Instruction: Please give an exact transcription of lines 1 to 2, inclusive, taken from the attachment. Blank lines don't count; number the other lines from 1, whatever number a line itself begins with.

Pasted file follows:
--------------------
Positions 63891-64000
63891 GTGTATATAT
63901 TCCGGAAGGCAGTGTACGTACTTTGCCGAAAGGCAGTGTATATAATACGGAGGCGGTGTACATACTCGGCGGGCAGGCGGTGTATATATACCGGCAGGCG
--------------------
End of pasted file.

Positions 63891-64000
63891 GTGTATATAT